Included here is the southeastern part of the Arabian Peninsula including Oman and the eastermost parts of the United Arab Emirates.

Omanian Xeromorphic Open Scrub

Dry, open scrub largely dominated by Commiphora myrrha and Euphorbia larica occur on karstic coastal terraces. Other common species are Acacia ethbaica, Grewia tenax var. erthraea and Ochradenus arabicus, all of which are characteristic of this rugged karstic relief with rapid water run-off and pronounced erosion. However, species composition varies. On the mountain range south of Madinat Qabus, which is mainly karstic limestone and dolomites, the dominant taxa are jointed by various endemic or near endemic species. These include shrubs such as Ochradenus aucheri (Resedaceae) and Rhus aucheri (Anacardiaceae), chamaephytes such as Jaubertia aucheri (Rubiaceae) and Teucrium stocksianum (Lamiaceae), hemicrytophytes such as Caralluma aucheriana (Apocynaceae), Convolvulus virgatus (Convolvulaceae) and Diplotaxis harra (Brassicaceae), and therophytes like Herniaria mascatensis (Caryophyllaceae).

Omanian Gravel Plain Scrub

Gravel plains are found throughout central and eastern areas and although these are classed as hyper arid, frequent fogs and dew formation supplements the available water. The vegetation largely comprises open Acacia scrub with A. ebrenbergiana and A. tortilis, together with Prosopis cineraria and the endemic Ziziphus leucodermis (Rhamnaceae). Shrubs of more limited distribution are Pulicaria glutinosa and the near endemic Rhazya stricta (Apocynaceae). The ground layer includes several grasses such as Stipagrostis sokotrana, which is an important food source for Arabian Onyx, while other notable species include Nannorrhops ritcheana, Pulicaria undulata and the endemic Convolvulus oppositifolia (Convolvulaceae) and Pulicaria pulvinata (Asteraceae). Of interest in coastal limestone areas is the endemic Hyoscyamus gallagheri (Solanaceae).

Omanian Wadi Scrub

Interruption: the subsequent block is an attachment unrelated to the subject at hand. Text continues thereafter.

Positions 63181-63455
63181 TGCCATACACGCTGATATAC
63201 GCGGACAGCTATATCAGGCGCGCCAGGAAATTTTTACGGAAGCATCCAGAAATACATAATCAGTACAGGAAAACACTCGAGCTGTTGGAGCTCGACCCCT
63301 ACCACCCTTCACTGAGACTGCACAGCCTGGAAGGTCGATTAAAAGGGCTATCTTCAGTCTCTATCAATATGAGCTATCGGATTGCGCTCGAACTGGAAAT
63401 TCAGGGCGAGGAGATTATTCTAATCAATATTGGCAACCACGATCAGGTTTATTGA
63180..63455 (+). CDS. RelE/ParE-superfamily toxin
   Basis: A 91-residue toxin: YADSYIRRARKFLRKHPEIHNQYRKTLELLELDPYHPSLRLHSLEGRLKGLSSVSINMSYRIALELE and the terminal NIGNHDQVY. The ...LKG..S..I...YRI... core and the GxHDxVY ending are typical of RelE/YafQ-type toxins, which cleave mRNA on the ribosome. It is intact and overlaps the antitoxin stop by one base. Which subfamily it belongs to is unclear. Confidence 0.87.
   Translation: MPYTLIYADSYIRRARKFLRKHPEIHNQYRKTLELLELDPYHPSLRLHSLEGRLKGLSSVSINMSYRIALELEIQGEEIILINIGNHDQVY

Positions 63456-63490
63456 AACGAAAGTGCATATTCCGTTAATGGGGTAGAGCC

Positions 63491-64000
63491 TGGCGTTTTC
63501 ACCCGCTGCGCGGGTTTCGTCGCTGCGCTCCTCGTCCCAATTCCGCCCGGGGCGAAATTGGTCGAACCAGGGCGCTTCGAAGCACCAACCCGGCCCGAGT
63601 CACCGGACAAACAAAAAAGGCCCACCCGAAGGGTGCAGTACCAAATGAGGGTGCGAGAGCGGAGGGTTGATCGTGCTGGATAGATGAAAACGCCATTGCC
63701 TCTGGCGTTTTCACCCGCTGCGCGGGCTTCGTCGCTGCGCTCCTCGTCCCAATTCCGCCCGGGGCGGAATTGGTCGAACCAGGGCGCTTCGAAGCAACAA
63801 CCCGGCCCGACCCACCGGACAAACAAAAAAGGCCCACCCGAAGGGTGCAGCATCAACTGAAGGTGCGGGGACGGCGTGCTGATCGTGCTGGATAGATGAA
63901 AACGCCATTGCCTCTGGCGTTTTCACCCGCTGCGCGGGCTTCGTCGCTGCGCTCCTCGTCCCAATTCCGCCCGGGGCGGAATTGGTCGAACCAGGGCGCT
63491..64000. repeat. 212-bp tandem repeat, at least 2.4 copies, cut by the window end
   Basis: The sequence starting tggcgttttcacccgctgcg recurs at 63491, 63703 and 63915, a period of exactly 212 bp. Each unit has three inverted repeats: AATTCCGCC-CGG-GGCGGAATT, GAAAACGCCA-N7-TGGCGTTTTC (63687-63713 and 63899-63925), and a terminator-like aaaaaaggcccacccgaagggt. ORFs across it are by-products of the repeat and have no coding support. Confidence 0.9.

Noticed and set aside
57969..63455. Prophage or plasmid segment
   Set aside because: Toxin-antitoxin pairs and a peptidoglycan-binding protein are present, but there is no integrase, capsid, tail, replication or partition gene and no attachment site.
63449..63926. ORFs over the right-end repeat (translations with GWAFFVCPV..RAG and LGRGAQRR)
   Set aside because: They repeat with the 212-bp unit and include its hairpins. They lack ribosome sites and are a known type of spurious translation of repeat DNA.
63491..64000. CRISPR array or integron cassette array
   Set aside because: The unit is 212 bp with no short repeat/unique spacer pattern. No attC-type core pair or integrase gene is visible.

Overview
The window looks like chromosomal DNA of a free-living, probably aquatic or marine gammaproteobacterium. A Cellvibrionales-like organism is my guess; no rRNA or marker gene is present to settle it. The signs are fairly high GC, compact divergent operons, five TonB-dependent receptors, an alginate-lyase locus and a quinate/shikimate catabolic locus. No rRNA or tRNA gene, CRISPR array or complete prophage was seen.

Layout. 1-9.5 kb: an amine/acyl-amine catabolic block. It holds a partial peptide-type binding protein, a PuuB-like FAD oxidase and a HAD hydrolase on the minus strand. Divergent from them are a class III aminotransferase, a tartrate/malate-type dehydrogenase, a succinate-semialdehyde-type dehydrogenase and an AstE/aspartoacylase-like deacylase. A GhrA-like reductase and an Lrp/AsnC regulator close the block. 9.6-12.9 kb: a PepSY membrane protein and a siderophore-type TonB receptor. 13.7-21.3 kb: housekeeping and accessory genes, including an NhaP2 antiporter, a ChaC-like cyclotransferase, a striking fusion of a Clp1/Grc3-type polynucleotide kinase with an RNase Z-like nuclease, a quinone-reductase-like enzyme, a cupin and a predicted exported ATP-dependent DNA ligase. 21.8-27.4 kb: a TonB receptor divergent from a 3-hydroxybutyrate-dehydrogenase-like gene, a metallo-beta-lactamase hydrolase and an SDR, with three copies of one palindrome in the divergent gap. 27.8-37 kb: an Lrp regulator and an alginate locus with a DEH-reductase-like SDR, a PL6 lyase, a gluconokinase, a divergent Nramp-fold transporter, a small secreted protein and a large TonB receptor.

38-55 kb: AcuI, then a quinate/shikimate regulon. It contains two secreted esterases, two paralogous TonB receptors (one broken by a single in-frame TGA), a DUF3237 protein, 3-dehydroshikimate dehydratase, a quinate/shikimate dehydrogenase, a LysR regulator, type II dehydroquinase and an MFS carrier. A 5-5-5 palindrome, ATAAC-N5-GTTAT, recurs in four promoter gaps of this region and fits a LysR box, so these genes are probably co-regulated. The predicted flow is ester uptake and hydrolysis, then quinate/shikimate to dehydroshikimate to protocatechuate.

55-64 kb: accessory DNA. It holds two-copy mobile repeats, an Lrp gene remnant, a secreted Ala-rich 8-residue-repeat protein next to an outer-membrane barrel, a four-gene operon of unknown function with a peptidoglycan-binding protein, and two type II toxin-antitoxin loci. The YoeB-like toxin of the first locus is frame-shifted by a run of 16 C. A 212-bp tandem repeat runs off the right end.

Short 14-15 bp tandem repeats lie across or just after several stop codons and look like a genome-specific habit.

The vegetation of wadis can vary from place to place. On Salahah plain they include shrubs such as the endemic Commiphora foliacea (Burseraceae) and Zizyphus leucodermis (Rhamnaceae). The sandy gravel in the middle of wadis may include Anticharis glandulosa, Commicarpus boissieri, Gossypium herbaceum, Heliotropium dasycarpum, Fagonia socatrana var. somalica, Tricholaena teneriffae, and the endemic or near endemic Lavendula subnuda (Lamiaceae), together with the near endemic grass Eragrostis mahrana (Poaceae). The latter was originally described from the Hadhramaut and named after the Mahra tribe whose territory lies in south Yemen immediately to the west of Dhofar. The banks of wadis may also have a distinctive assemblage of species. For example, in some of the western wadis, the north facing banks include Barleria acanthoides, Boerhavia elegans, Endostemon tenuiflorus, Tribulus terrestris, Saddera latifolia and the near endemic Pavonias subaphylla (Malvaceae). Wadi Ayun represents, a northward-draining wadi, is a deep gorge that has been carved through limestone. In the dryer parts of this and its tributaries the gravel beds include species such as Tamarix mannifera and several endemic or near endemic species such as Anticharis arabica (Scrophulariaceae), Euphorbia arabica (Euphorbiaceae), Lavendula nimmoi (Lamiaceae), Trichodesma boisseri (Boraginaceae) and the strange parasitic species Cistanche rosea (Orobanchaceae). Wadis in this part of the world are also known for their celebrated frankincense (Boswellia sacra), which can be found, for example, in abundance in Wadi Adawnib. Its vivid dark green leaves making it a conspicuous part of the landscape. Other endemic or near endemic species associated with the wadis of this BioProvince include Barleria aucherana (Acanthaceae), Polygala dhofarica (Polygalaceae), Reseda sphenocleoides (Resedaceae), Teucrium yemense (Lamiaceae) and Trichodesma cardiosepalum (Boraginaceae).     


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